This blog intends to provide a forum for discussing the broader political and social dynamics that underpin energy vulnerability. Therefore, we will regularly host guest articles which explore the issue from academic, policy- and practitioner-led perspectives. The first such contribution is provided by Alastair Moore, a Registered Professional Planner who holds a Masters in Resource & Environmental Management from Simon Fraser University, and has a rich experience in, inter alia, Community Energy Management in Central and Eastern Europe.
Energy vulnerability up close and personal
Constructed after WWII war atop what was left of its bombed out foundations, our family home in Warsaw is undergoing a much needed energy retrofit. The antiquated heating system is original and integral to the home’s charm, but the time has come to put an end to wasteful energy use, high energy bills, thermal discomfort, and strained relations with our neighbour. We are set to sever our connection to the local district heating system and install a high-efficiency, gas-fired, condensing, dual-function boiler.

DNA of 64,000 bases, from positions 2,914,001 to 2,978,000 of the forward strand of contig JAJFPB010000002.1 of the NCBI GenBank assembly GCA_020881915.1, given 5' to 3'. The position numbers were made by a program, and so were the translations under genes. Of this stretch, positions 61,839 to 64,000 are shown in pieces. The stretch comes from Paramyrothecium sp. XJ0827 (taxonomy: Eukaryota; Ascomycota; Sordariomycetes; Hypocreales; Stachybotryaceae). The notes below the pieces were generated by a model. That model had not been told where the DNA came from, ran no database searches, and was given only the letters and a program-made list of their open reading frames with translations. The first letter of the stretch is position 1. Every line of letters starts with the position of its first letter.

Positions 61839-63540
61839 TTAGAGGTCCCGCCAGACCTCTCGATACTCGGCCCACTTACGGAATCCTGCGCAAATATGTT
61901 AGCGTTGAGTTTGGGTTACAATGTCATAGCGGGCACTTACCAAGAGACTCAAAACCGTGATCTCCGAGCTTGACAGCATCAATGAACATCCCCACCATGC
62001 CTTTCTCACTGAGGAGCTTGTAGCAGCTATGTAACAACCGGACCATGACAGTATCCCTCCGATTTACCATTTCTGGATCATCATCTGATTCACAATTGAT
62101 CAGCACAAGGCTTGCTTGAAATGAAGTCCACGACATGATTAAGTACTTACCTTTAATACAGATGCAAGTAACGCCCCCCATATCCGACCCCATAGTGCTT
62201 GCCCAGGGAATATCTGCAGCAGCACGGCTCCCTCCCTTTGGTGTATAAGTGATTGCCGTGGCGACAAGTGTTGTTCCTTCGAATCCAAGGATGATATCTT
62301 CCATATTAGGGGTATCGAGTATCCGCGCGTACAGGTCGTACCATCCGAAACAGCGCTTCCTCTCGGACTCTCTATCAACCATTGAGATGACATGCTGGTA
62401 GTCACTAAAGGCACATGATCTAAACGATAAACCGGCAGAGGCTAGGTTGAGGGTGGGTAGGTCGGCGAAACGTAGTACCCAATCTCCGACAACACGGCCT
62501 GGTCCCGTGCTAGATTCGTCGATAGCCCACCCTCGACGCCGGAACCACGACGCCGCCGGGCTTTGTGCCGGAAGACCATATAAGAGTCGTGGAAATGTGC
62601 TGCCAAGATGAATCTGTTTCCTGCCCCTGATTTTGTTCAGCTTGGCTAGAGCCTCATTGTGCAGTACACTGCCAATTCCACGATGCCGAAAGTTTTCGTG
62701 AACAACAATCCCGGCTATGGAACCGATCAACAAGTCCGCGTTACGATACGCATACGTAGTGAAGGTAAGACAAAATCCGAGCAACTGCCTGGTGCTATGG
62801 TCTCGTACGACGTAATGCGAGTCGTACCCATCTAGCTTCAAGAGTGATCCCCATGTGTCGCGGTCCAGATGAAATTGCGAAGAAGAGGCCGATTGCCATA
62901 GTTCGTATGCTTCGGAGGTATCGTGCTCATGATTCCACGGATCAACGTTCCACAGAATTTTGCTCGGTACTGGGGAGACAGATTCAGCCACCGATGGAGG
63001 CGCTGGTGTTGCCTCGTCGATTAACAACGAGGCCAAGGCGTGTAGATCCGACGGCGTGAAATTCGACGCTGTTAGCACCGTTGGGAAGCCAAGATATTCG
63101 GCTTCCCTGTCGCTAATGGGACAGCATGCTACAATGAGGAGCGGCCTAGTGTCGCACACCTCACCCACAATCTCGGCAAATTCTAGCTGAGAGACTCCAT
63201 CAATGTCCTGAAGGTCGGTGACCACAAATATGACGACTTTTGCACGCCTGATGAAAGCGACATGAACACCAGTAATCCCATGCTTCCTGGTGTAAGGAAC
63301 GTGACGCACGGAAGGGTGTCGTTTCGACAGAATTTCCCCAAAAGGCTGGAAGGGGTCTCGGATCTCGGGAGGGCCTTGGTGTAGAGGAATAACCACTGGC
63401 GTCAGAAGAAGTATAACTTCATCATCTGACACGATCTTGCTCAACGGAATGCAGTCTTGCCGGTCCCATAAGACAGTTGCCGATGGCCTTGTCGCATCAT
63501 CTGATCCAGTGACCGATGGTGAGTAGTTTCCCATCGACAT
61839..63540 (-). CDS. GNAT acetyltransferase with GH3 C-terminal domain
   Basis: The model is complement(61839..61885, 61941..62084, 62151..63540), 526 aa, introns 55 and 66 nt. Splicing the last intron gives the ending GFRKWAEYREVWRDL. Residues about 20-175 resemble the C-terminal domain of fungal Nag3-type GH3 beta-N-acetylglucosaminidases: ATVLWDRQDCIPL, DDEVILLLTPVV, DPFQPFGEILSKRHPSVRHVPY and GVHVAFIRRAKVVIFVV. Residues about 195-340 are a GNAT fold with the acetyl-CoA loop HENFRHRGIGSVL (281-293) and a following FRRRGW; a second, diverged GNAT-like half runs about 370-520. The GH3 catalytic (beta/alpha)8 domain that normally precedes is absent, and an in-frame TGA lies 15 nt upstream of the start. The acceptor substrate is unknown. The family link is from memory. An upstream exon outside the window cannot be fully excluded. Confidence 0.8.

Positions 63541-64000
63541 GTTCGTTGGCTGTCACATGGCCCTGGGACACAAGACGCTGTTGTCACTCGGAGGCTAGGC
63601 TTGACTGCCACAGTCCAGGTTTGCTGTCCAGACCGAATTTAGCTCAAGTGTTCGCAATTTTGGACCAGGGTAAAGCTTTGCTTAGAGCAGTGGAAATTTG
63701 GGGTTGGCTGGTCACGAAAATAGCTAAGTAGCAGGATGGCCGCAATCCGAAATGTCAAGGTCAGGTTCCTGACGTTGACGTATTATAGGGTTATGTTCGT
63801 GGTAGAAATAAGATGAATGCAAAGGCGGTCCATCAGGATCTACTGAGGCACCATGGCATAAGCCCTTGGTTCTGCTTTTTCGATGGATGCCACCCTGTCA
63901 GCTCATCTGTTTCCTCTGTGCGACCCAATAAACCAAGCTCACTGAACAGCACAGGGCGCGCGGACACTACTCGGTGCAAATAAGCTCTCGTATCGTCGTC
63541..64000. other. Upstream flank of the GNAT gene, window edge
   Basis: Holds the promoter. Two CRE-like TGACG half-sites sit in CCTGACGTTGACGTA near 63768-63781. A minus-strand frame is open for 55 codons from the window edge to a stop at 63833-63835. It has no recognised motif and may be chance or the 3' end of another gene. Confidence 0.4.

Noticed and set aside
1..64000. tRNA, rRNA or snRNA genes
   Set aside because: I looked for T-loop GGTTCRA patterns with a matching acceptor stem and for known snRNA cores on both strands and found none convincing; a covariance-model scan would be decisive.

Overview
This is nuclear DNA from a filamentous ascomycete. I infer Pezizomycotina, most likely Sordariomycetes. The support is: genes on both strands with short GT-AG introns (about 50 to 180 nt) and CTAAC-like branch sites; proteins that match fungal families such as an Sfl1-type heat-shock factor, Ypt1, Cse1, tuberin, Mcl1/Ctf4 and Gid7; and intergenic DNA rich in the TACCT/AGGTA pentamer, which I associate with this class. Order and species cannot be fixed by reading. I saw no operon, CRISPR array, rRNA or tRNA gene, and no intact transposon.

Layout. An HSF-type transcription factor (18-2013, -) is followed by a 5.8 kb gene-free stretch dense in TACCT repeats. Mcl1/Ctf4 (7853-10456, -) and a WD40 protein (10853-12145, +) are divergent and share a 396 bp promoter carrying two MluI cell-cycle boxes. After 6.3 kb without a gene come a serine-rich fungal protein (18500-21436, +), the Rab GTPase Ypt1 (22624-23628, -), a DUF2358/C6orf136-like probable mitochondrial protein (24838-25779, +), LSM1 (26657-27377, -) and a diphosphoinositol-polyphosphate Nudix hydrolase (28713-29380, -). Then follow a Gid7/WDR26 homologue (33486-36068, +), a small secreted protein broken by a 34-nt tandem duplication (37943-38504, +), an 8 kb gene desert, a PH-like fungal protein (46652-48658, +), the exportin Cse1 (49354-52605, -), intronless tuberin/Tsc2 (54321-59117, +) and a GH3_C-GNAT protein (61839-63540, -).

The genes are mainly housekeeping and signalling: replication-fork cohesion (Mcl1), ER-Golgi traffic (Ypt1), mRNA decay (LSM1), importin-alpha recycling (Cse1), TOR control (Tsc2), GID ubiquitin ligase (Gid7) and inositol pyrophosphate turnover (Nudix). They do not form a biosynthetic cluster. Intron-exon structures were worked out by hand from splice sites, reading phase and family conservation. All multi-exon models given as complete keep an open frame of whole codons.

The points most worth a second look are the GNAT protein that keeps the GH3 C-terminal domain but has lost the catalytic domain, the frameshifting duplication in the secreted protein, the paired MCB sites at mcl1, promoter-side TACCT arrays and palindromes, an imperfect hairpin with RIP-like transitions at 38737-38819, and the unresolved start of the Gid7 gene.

Why have we chosen this seemingly perverse course of action? The answer is complex and upon examination, provides a good example of our own energy vulnerability.
In reality, our home is one of two apartments in a single house. We have the top floor and our neighbour lives below. The house is situated in a residential neighbourhood served by a relatively inefficient coal-powered district heating system constructed as part of the post-war reconstruction effort. The house has been connected to the district heating system from day one. In the basement, which we share with our neighbour in a most haphazard manner, there is one heat energy consumption meter, one temperature regulator connected to the single heat exchanger, and one continuous heating loop that serves radiators in both apartments and the common areas. Heat energy is only delivered between mid-Autumn and mid-Spring, depending on weather conditions. For those who feel the cold more than others, sweaters and blankets are essential until ambient temperatures compel the district heating utility to turn the central boiler on.